the ideas/images expressed in the works that you will be reading. You may choose to respond to
an individual work or make comparisons between works, but you must limit your responses to
the works we are covering as a group. Your responses can be thesis-driven, argumentative
attempts to establish a singular point about the text, or they can be exploratory, positing one or
two questions on a topic and exploring the complications that the texts raise. Support your
observations by quoting from the text. You may choose to respond to any of the texts that we are
discussing, but as your responses will guide class discussion, your responses are due before class
starts on the day we discuss the text (no exceptions).
Each response is worth 3% of your final grade, so be sure to keep up with them.
Your responses are to be submitted electronically through the Writing Across the Curriculum
Online Writing Environment: http://www.wac.gsu.edu/wow
Daily Grades, Homework and Participation: 10%
During the course of the semester, students will occasionally be asked to respond to the readings
in short essays or work in groups to create points for class discussion. I may also administer
quizzes, on an as needed basis. Quizzes and daily grades are administered at the beginning of the
class period and cannot be “made up,” so students are advised to arrive on time and ready to
work. Finally, this grade will take your participation into account. The participation portion of
this grade is based on your attendance, your preparedness, and your class discussion.
Group Presentation 20%
Students will be divided into groups and each group will be responsible for leading a discussion
of one of the texts we will be covering this semester. Groups will be required to present
background information on the author and the text and present topics for class discussion.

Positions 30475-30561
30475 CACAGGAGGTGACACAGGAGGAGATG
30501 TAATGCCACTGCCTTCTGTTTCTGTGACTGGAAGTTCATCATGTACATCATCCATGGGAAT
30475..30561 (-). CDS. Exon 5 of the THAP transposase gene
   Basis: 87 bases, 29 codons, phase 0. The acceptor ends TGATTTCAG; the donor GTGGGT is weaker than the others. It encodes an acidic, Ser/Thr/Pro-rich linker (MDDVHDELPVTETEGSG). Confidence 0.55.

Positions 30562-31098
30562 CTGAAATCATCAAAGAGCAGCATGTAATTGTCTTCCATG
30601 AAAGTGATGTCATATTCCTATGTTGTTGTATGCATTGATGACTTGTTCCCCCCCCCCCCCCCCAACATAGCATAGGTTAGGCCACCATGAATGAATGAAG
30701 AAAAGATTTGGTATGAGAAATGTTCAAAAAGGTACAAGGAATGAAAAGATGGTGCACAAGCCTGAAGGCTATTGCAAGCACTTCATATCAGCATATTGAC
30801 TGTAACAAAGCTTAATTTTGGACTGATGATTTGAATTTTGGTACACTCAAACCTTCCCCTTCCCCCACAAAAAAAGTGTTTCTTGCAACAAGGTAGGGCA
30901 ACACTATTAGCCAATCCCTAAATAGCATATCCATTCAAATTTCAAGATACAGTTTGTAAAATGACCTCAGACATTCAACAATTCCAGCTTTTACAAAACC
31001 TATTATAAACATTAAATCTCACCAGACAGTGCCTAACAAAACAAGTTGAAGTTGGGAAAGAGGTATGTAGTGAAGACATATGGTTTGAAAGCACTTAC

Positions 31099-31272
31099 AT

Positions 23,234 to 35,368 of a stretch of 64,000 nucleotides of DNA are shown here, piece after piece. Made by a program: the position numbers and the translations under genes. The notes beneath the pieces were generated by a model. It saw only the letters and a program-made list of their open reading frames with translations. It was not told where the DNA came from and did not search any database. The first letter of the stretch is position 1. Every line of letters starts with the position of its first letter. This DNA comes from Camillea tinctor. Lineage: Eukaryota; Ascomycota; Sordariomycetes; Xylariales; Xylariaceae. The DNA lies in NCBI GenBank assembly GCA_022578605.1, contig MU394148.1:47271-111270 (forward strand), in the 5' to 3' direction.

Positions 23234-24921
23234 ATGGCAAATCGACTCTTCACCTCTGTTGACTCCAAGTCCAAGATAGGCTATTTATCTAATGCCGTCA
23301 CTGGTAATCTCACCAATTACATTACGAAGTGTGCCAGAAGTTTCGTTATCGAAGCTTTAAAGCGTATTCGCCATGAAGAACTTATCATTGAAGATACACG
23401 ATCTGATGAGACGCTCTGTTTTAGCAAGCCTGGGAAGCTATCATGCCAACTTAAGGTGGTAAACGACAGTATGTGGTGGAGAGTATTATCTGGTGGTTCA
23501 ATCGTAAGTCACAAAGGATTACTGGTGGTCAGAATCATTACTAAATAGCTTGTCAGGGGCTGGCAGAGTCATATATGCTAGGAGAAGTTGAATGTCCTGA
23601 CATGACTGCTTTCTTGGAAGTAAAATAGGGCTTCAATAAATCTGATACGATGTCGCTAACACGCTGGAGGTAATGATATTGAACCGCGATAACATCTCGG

Students will present this information in a short 10-15 minute presentation and in a 4 page paper.
The paper should include an overview of the material presented and a 15 work bibliography of
scholarly resources related to the text. Students will also be required to submit a 1 page
explanation of their participation in the project.
Finally, the group will be asked to anonymously evaluate the participation of its members. Those
evaluations will be considered in the final grade each group member receives.
Class Calendar
Week 1: 1/6-1/8
1/6: Introductions
1/8: Gilgamesh 10-25
Week 2: 1/13-1/15
1/13: Gilgamesh 25-42
1/15: Ancient Greece 87-92 and Aristotle’s Poetics 521 Sign up for group presentation
Week 3: 1/20-1/22
1/20: Euripedes’s Medea 433-449
1/22: Euripedes’s Medea 449-465.
Week 4: 1/27-1/29
1/27: India’s Heroic Age: 567-574 and The Ramayana of Valmiki 576-594
1/29: The Ramayana of Valmiki 594-612
Week 5: 2/3-2/5
2/3: China’s Middle Period 813-815 and T`ao Ch`ien 818-826
2/5: Yüan Chen’s “The Story of Ying-ying” 839-848.
Week 6: 2/10-2/12
2/10: The Rise of Islam and Islamic Literature 861-865 and The Thousand and One Nights
2/12: The Formation of Western Literature 951-953 and Marie De France’s “Eliduc” 996109
Week 7: 2/17-2/19
2/17: Boccaccio’s The Decameron 1142-1164
2/19: The Renaissance in Europe 1475-1481 and Petrarch’s Sonnets 1484-1488.
Week 8: 2/24-2/26
2/24: Machiavelli’s The Prince 1488-1501. Midterm review.
2/26: Midterm Exam
Week 9: 3/2-3/6 Spring Break
3/2: Semester Midpoint—Last Day to withdraw with a “W.”
Week 10: 3/10-3/12
3/10: Native American and Europe in the New World 1729-1734 and Florentine Codex
3/12: No Class.
Week 11: 3/17-3/19
3/17: The Enlightenment in Europe 1889-1895 and Moliere’s Tartuffe 1900-1928.
3/19: Tartuffe 1928-1956
Week 12: 3/24-3/26
3/24: Realism,. Symbolism, and European Realities 2325- 2334 and Tolstoy’s “The Death of
Ivan Ilyich” 2432-2447
3/26: Tolstoy’s “The Death of Ivan Ilyich” 2447-2476
Week 13: 3/31-4/2
4/3: Ibsen’s Hedda Gabler 2476-2516
4/5: Ibsen’s Hedda Gabler 2516-2537
Week 14: 4/7-4/9
4/7: The Twentieth Century: Self and Other in Global Context 2579-2606 Borges’s “The
Garden of Forking Paths” 2871-2881
4/9: Nobuo’s “The American School” 2893-2919
Week 15: 4/14-4/16
4/14: Achebe’s Things Fall Apart 2931-2964.
4/16: Achebe’s Things Fall Apart 2964-2998
Week 16: 4/21-4/23
4/21: Achebe’s Things Fall Apart 2998-3030
4/23: Last Day of Class and Final Exam Review.
Week 17:
4/30: Final Exam. Thursday, April 30th at 10:15
This syllabus reflects a plan for the semester. Deviations may become necessary as the
semester progresses. Students are responsible for making note of any changes that may